Monday, October 22, 2007

History of Gifts?

I've been enjoying various discussions with TheoJunkie (link), who appears to have taken the position that the extraordinary gifts (the so-called Charismata) have not ceased. I still consider him a Christian brother, and I value his thoughts.

That said, I disagree his apparent views on the charismata.

My impression of the history of things is that the charismatic movement is of relatively recent origin, and that it is rather well known among Reformed Christians that Christians (including Christians who preceded the Reformation) have not had the extraordinary gifts since the time of the apostles.

Sure, I recognize that there are legends among the Catholics and Orthodox of miracles of the Saints. I'm not talking about those - for a variety of reasons, most principally because they are poorly documented (in my opinion - and I recognize that if you are Roman Catholic or Eastern Orthodox you probably will disagree with me about how well documented they are).

Let me be more specific, though:

I'm not aware of any Reformed Christian between say 1650 and 1850 (200 years) that claimed to be a prophet, a tongues-speaker, or a miraculous healer.

Can anyone, particularly brother TheoJunkie, identify historical documentation to the contrary?
I suppose that I've got my history right (but I'm open to correction). If I'm wrong:

Were such men excommunicated or welcomed by the Reformed churches?

If I'm right:

What's the explanation for the lack of extraordinary gifts in that two-hundred year period in which the Spirit of God was active in bringing many to salvation?

If I'm wrong, but the men were all excommunicated, I'll have a follow-up question.



TheoJunkie said...


Thank you for your charity. No, I am also not interested in discussing the RCC/etc "saints" and their alleged works.

1) I cannot comment on those who were excommunicated without knowing who they were AND the details surrounding their assertions regarding their alleged gifts. Perhaps you could provide some examples (but this might not be productive, as follows)...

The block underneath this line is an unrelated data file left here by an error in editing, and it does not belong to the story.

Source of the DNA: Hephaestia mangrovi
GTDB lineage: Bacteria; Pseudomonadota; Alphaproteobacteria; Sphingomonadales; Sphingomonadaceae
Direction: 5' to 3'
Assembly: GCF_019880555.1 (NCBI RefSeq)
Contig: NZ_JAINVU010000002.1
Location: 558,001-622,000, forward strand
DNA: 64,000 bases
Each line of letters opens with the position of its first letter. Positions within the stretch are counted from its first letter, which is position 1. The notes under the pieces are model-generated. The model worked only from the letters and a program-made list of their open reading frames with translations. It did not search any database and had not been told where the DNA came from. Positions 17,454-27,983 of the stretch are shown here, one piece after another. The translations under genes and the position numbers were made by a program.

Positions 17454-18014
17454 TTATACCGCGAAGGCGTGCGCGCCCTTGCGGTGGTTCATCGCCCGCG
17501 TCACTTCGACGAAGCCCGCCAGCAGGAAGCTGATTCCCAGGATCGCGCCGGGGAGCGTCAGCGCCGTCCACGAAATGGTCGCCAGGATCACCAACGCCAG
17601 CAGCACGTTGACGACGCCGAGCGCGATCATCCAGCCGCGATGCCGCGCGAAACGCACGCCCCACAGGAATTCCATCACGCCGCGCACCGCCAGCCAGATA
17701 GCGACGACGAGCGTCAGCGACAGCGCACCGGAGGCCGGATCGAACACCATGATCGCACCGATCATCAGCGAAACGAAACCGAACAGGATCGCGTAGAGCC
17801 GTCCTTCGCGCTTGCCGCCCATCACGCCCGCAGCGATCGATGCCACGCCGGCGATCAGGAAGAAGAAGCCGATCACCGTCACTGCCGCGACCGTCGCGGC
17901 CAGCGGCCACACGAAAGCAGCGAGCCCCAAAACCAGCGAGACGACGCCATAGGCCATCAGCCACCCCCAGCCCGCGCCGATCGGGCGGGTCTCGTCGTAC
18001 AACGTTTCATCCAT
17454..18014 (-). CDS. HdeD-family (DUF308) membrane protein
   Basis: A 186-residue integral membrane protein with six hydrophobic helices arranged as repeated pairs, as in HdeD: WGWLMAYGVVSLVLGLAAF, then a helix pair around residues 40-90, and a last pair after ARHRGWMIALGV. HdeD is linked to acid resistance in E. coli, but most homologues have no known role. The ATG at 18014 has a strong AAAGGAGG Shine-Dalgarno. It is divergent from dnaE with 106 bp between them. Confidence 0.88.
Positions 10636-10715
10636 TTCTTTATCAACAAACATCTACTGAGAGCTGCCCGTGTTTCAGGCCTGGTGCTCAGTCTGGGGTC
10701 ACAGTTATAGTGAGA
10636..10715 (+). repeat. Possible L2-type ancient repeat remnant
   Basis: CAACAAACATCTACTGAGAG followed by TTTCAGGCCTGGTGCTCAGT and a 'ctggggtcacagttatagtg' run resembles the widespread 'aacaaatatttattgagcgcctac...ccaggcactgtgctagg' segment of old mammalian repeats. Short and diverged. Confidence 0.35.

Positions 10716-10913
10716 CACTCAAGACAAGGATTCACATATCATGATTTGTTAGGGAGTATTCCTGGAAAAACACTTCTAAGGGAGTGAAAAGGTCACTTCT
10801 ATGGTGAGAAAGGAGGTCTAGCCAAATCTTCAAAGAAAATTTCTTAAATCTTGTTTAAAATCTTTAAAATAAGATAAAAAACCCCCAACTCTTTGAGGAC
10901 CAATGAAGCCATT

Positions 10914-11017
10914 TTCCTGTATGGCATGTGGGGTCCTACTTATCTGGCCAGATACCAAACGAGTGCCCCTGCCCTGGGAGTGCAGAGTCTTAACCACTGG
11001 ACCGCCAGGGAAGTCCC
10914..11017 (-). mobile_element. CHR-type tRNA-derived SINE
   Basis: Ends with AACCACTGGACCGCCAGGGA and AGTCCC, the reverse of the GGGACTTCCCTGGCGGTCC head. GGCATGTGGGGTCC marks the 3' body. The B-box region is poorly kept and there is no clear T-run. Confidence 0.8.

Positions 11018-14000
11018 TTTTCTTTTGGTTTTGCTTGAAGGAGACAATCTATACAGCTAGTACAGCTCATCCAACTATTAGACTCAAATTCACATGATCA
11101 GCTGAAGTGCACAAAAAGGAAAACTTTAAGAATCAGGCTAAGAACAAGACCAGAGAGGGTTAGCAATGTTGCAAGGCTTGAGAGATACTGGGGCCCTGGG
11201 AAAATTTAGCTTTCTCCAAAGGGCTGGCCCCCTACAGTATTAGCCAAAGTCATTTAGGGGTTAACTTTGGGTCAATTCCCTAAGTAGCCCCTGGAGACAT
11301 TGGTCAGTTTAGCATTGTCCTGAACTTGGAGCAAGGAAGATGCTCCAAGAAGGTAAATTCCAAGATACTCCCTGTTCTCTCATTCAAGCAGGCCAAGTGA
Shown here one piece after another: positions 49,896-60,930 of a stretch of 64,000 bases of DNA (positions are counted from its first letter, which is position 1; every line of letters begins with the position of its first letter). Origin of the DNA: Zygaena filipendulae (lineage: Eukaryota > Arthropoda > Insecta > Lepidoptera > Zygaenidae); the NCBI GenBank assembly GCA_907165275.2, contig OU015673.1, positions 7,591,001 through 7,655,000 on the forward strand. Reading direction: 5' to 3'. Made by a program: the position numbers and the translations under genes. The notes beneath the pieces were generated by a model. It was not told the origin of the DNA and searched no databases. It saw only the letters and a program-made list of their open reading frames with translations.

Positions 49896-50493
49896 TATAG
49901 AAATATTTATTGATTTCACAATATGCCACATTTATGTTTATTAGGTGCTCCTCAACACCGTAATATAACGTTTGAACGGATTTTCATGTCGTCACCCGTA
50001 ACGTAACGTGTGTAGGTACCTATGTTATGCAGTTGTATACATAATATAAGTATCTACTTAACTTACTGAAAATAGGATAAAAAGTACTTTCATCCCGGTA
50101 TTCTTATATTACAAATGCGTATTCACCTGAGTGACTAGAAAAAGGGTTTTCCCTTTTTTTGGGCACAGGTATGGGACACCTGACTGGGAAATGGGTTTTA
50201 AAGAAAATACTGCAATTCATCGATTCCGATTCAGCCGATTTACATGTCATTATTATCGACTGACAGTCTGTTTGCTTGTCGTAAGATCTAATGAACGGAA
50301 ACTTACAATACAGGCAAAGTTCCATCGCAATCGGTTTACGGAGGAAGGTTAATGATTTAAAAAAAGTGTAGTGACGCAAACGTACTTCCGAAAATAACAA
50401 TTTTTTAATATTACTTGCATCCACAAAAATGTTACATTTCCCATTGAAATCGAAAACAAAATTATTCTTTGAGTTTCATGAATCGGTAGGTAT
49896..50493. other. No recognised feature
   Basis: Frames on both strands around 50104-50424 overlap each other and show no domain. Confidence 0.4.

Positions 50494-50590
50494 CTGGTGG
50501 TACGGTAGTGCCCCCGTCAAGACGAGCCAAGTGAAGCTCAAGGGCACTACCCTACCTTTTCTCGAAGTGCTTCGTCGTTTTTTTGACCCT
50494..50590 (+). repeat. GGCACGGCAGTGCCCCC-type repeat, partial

I will say this, however: the existence of false prophets does not mean true prophets are non-existent. There were false prophets even in Old Testament times, yet subsequent (even concurrent) true prophets came. Excommunication of a false prophet (or other Spiritual charlatan) does not mean that true prophets might also have been excommunicated.

2) It seems that it is generally dangerous to formulate a doctrine against the continuation of "X" based on lack of historical documentation (outside of Scripture, as I assume we mutually understand) of the continuation of "X". As an obvious example: Christ continues to live and intercede for believers before the Father, but there is no historical documentation regarding this continuance of his priesthood outside of Scripture.

I do not suggest, as some wrongly do, that every believer is given every gift... or even that every gift is given amongst every local church body... or even that every gift is manifested "somewhere" at any given time.

Rather, I note simply that Scripture makes no distinction between so-called "common Gifts" and so-called "charismata." The Gifts of teaching, wisdom, and discernment are listed and discussed right alongside the Gifts of healing, prophecy (and yes, even tongues-- but of courese, also interpretation). There is no indication that these Gifts are slated to cease, other than Paul's statement that "when perfection comes" they will cease.